Jerome K. Jerome (1859 - 1927)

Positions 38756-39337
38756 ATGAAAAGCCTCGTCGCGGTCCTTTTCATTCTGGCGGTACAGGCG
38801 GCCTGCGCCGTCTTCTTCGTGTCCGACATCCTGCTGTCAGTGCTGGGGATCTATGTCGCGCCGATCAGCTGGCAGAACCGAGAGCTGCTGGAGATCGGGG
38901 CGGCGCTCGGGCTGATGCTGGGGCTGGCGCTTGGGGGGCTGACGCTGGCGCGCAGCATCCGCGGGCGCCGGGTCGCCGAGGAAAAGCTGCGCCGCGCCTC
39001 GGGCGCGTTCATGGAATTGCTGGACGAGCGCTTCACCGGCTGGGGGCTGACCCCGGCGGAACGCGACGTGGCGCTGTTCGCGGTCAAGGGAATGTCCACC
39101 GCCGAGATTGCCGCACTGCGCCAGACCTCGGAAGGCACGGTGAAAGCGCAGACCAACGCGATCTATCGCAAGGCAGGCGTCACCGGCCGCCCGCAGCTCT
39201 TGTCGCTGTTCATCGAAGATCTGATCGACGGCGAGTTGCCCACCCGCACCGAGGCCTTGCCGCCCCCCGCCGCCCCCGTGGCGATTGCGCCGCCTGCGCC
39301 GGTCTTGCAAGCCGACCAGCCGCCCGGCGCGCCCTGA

Jerome Klapka Jerome (2 May 1859 – 14 June 1927) was an English writer and humorist, best known for the comic travelogue Three Men in a Boat (1889). Other works include the essay collections Idle Thoughts of an Idle Fellow (1886) and Second Thoughts of an Idle Fellow; Three Men on the Bummel, a sequel to Three Men in a Boat; and several other novels. Jerome was born in Caldmore, Walsall, England. He was the fourth child of Jerome Clapp (who later renamed himself Jerome Clapp Jerome), an ironmonger and lay preacher who dabbled in architecture, and Marguerite Jones. He had two sisters, Paulina and Blandina, and one brother, Milton, who died at an early age. Jerome was registered, like his father's amended name, as Jerome Clapp Jerome, and the Klapka appears to be a later variation (after the exiled Hungarian general György Klapka). Owing to bad investments in the local mining industry, the family fell into poverty and debt collectors visited often, an experience Jerome described vividly in his autobiography My Life and Times (1926). The young Jerome attended St Marylebone Grammar School. He wished to go into politics or be a man of letters, but the death of his father when the younger Jerome was age 13 and of his mother when he was age 15 forced him to quit his studies and find work to support himself. He was employed at the London and North Western Railway, initially collecting coal that fell along the railway, and remained there for four years.
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